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Controversy over ‘Pro-Palestine’ bylaw escalates after a month of silence

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HUGO KWOK | STAFF

A few days after the passage of the bylaw, UC Berkeley Law School Dean Erwin Chemerinsky voiced concerns over the decision to not platform Zionist speakers; on Aug. 25, Chemerinsky sent an email to students stating that, while groups have the right to express their views, he found it “troubling to broadly exclude a particular viewpoint.”

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OCTOBER 27, 2022

After more than two months of student and community action, the controversy over the bylaw adopted by Berkeley Law Students for Justice in Palestine, or LSJP, and nine other law student organizations has escalated.

LSJP announced the “pro-Palestine” bylaw Aug. 21 as part of the Boycott, Divestment and Sanctions, or BDS, movement which campaigns for the withdrawal of support from the “apartheid regime” and “complicit institutions” that violate Palestinian human rights, according to the BDS official website.

The bylaw included creating a “supportive community space for all indigenous people globally,” boycotting funds from organizations that “directly/indirectly support the actions of the apartheid state of Israel” and participating in training to create “a safe and inclusive space for Palestinian students.”

Among these points, the bylaw also states that its signatory organizations will not host events or invite speakers who have expressed views in support of Zionism, the apartheid state of Israel and the occupation of Palestine.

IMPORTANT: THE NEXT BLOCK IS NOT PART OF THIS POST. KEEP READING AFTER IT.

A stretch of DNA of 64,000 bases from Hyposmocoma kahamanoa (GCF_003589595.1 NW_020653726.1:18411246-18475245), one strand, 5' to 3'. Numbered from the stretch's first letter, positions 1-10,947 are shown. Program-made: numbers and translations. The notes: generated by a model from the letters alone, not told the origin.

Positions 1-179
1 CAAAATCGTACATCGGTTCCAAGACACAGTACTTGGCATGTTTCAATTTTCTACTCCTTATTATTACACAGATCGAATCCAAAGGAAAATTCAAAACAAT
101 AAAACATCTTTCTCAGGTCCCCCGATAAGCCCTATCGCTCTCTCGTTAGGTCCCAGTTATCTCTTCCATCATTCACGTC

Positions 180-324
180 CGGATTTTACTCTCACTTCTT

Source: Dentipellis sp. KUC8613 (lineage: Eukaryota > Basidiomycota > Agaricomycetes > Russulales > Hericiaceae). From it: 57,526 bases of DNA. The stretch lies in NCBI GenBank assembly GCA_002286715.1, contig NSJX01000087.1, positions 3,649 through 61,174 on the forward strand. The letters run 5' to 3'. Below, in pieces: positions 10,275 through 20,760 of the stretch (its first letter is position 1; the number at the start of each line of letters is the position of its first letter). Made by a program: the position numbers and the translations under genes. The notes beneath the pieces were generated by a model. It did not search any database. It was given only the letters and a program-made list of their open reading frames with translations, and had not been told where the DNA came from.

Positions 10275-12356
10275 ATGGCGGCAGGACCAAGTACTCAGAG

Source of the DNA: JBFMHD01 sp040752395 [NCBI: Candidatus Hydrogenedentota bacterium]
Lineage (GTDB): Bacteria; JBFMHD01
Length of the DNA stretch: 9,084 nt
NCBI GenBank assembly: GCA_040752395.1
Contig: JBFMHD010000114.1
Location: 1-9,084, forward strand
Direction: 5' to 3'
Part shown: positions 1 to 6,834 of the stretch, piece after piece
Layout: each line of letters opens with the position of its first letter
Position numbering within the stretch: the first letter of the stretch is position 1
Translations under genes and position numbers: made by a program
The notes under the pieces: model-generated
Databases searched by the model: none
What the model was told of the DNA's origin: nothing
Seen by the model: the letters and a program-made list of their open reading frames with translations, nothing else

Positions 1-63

A few days after the passage of the bylaw, UC Berkeley Law School Dean Erwin Chemerinsky voiced concerns over the decision to not platform Zionist speakers; on Aug. 25, Chemerinsky sent an email to students stating that, while groups have the right to express their views, he found it “troubling to broadly exclude a particular viewpoint.”

Some student groups also expressed concerns over what they alleged was an “antisemitic impact” of the bylaw.

LSJP and the various other groups identifying as anti-Zionist Jewish students at Berkeley Law, responded to these concerns in an Aug. 29 statement addressed to the dean stating that the bylaw “does not attack Jewish people or faith.”

Berkeley Law alumna and senior staff attorney at Palestine Legal Liz Jackson added that the bylaw is about drawing a “clear, political line” in solidarity with Palestinians.

“Nobody has proposed discriminating against anyone,” Jackson said. “Some students say that their Jewish identity is so deeply identified with Zionism that this effectively discriminates against them, but that’s their subjective view and choice about how they understand their own Jewish identity.”

Anti-Zionist Jewish groups also stated that throwing accusations of antisemitism has “serious consequences” for pro-Palestinian student activists, many of whom are people of color.

However, a Sept. 28 article published in the Jewish Journal further alleged that the bylaw created “Jewish-free zones” on campus, spurring responses from students and faculty.

Chemerinsky stated in an email the article “distorted” the issue.

“There are no Jewish-free zones at UC Berkeley or Berkeley Law, and there never will be,” Chemerinsky said in the email. “The Law School has an explicit policy that every student group and every student event must be open to all students.”

Chemerinsky pointed to the law school’s “all-comer’s policy,” which states that all sponsored events and law school groups must be open to all students, and said that the bylaw does not affect this.